Graphic & Web Design
Graphic Design Instructor
The Illinois Institute of Art — Schaumburg
Don't follow trends. Analyze and deconstruct them to see why they exist in the first place. Dan Streeting , Graphic Design Instructor , The Illinois Institute of Art — Schaumburg
Was there a defining moment when you knew you were destined to become a creative professional?
The first was studying architecture for a year in an intensive year-long studio course, which taught me to approach creativity on a whole new level. I switched to graphic design afterwards, but that intense approach has always informed my work. The other defining moment started in 2003 and lasted for a decade. I played in a band, which was a creative outlet for more expressive visual work...a sort of parallel graphic design education.
How do you weave your professional background into the classroom experience?
Having worked in both design and production in a variety of settings including in-house, agency, and freelance, I’ve accumulated a lot of practical experience. I’m able to relate what we’re doing in class to practical design challenges I’ve dealt with professionally. I run my own design practice, balancing a variety of clients and personal projects, and that helps ground my advice to students in reality. It’s less of an abstract to them. If I can balance a sense of expressive freedom with an understanding of the real world, I’m having a good day.
What class assignment exemplifies your approach to teaching and mentoring?
Most of my long-term assignments are pretty open-ended. I tend not to say no to students’ ideas, as long as they’re pursued with intention and integrity and they fulfill the spirit and difficulty level of the assignment. I see my role as a mentor, as showing students what’s possible...that the world of design is a lot larger than they might think. I encourage each student to try working in new ways, whether that’s a conceptual approach or something as simple as trying a new software technique.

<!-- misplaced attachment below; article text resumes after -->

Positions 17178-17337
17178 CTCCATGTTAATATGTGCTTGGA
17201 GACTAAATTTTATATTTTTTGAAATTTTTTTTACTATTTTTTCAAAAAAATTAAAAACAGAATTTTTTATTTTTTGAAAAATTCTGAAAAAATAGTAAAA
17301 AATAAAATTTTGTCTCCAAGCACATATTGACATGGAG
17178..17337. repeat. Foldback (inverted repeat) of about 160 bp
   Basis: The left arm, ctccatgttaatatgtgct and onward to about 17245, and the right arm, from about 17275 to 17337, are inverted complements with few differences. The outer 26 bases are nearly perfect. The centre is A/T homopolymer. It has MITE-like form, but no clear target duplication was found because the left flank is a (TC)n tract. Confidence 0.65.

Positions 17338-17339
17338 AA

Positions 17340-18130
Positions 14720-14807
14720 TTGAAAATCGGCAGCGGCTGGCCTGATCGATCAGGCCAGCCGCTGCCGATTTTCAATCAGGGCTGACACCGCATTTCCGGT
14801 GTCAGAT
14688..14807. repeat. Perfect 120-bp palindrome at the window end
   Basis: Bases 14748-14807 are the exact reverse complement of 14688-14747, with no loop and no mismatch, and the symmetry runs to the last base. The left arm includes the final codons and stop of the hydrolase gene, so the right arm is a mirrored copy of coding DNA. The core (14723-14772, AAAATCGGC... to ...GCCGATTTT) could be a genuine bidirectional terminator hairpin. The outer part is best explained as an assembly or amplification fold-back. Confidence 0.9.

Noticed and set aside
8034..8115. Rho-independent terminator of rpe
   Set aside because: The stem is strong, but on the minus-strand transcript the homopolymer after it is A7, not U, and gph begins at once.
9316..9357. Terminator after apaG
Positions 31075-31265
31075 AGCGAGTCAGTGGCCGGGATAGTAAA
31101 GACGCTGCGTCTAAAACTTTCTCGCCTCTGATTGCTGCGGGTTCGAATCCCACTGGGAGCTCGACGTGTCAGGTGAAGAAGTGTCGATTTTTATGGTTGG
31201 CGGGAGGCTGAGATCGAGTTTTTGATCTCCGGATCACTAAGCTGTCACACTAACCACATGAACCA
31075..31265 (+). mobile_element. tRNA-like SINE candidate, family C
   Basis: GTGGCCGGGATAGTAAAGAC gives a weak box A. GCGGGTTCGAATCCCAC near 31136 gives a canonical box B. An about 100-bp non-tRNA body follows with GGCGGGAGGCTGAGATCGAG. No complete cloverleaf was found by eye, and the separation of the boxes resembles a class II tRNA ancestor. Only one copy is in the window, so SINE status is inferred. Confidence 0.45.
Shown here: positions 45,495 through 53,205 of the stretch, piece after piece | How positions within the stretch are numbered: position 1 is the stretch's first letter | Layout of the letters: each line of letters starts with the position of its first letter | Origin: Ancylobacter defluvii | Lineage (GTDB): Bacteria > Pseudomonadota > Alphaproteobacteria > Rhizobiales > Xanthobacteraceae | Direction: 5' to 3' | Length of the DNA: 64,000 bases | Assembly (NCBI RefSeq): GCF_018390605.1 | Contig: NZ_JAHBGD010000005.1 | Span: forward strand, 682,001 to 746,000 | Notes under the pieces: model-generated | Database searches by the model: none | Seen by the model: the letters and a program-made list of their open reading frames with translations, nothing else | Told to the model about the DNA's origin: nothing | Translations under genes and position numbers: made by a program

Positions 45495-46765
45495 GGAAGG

How does collaboration contribute to students’ success—particularly when students from various programs work together?
We all collaborate as professionals every day. But students worry about working with each other in the classroom—they see it as the dreaded “group project” where not everyone pulls their weight. I prefer short-term collaborative projects—brainstorming sessions, client pitches, and branding activities—where the result is purely idea-driven and not tied to a crucial grade. Teaming up with peers from other programs helps prepare Design students to work with clients and those who may not have a design-based vocabulary.
What’s the most critical advice you would offer any student embarking on a creative career?
Develop your own personal voice. See design as a big picture, not instant gratification. Understand history and context. Don’t follow trends, analyze and deconstruct them to see why they exist in the first place. And use that knowledge to make your own work better.